In 2019, a case out of Valdosta made it all the way to Georgia’s Supreme Court. The court ruled that county assessors determining a LIHTC property’s fair market value could not count the tax credits that developers receive as “actual income.”
Developers cheered the decision. But it also left plenty open to interpretation.
DeKalb assessors subsequently ditched the “income approach” when valuing LIHTC properties altogether. They now use an appraisal method based on the total cost of construction.
Because the low-income properties are, by law, built to the same specifications as market-rate projects, they get matching tax bills, too.
Former state Rep. Brett Harrell, who championed pro-LIHTC legislation as chair of the House Ways and Means Committee, called the approach a “short-sighted” attempt to generate more revenue.
But in an ongoing legal case involving a LIHTC property in Lithonia, attorneys representing DeKalb County said it was more than fair. They accused developer Bainbridge Limited of wanting “to have its cake and eat it, too.”
“Although Bainbridge spent over $14 million to develop Granite Crossing, a brand new apartment complex stocked with modern furnishes and amenities, it claims the property is worth less than $4 million,” county attorneys wrote in one court filing.
“Why? Because Bainbridge voluntarily agreed to lease its apartments at below-market rents, an admittedly laudable effort. But Bainbridge only agreed to below-market rents because the state and federal governments gave it nearly $12 million in tax credits.”
Hicks, the county’s chief appraiser, said he’s trying “to be fair and equitable, to be uniform to everyone.”
Former Georgia Gov. Roy Barnes, an attorney who has represented LIHTC developers in high-profile cases, called the situation “nuts.”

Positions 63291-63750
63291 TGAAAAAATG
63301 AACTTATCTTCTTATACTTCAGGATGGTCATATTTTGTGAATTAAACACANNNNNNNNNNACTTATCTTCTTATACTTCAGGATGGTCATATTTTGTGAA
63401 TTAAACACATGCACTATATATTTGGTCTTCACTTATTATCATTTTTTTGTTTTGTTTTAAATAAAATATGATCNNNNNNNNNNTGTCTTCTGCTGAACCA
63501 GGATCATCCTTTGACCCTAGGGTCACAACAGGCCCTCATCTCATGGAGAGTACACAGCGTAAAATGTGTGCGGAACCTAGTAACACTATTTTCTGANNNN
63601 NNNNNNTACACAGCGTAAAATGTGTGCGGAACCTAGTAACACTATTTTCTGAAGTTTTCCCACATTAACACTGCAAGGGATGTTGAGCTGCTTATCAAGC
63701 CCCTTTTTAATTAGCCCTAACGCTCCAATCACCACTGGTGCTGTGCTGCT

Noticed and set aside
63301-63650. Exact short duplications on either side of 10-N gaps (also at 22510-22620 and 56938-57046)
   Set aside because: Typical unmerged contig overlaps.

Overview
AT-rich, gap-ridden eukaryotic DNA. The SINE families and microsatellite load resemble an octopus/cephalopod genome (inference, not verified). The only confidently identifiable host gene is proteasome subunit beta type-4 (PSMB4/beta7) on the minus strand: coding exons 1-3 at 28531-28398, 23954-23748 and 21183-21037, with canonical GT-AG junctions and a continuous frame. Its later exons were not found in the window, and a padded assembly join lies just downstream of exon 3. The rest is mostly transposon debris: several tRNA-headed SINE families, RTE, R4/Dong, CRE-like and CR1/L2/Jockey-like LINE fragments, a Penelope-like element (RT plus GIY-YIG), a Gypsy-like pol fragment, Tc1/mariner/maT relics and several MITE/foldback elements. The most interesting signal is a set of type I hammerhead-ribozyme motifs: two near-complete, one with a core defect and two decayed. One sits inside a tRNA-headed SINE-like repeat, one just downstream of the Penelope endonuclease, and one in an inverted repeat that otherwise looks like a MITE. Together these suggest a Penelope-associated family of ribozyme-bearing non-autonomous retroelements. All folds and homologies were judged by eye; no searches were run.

“I just don’t understand it,” he said. “It’s like it’s become personal with these tax assessors.”
The legal case involving Bainbridge Limited is currently awaiting a judge’s ruling in the Georgia Court of Appeals.
A decision could come down soon but, with further legal action still an option for both sides, it seems unlikely the issue will be cleanly resolved in the near future.
Developers and attorneys said the disagreement could be addressed administratively, with the state Department of Revenue issuing more guidance about how local assessors should treat LIHTC properties. Legislative fixes are also possible, but would perhaps have to involve a change to the state constitution.
“Quite frankly it gets to the point where, listen, if you guys can get the Legislature to change it and exempt them all, so be it,” Hicks, the DeKalb appraiser, said. “Because I’m tired of fighting.”
Ken Blankenship is too.
The developer who helped build Manor at Indian Creek and other LIHTC properties in metro Atlanta is in the process of launching a new firm. It will still build affordable housing, he said.
But not in DeKalb County.
“I’m only looking in areas where I know I don’t have to fight the county on property assessments,” Blankenship said.
BY THE NUMBERS
The federal Low-Income Housing Tax Credit (LIHTC) program provides tax credits to developers in exchange for building or rehabbing multifamily units with affordable rents for at least 30 years. Georgia has a matching program.
136,000: Number of affordable apartments provided in Georgia since 2001
180-200: Number of applications from developers reviewed each year
100-120: New LIHTC projects approved each year
60%: Percentage of area median income residents must fall under to qualify
Source: 2020 Georgia Department of Community Affairs report